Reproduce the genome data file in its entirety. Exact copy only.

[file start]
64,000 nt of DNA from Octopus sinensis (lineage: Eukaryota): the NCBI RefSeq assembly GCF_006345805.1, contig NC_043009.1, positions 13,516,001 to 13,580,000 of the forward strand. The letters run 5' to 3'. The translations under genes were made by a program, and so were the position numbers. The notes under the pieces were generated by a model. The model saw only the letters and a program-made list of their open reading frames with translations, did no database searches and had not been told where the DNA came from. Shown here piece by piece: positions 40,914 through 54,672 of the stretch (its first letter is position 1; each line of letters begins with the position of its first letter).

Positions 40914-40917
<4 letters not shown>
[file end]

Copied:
64,000 nt of DNA from Octopus sinensis (lineage: Eukaryota): the NCBI RefSeq assembly GCF_006345805.1, contig NC_043009.1, positions 13,516,001 to 13,580,000 of the forward strand. The letters run 5' to 3'. The translations under genes were made by a program, and so were the position numbers. The notes under the pieces were generated by a model. The model saw only the letters and a program-made list of their open reading frames with translations, did no database searches and had not been told where the DNA came from. Shown here piece by piece: positions 40,914 through 54,672 of the stretch (its first letter is position 1; each line of letters begins with the position of its first letter).

Positions 40914-40917
<4 letters not shown>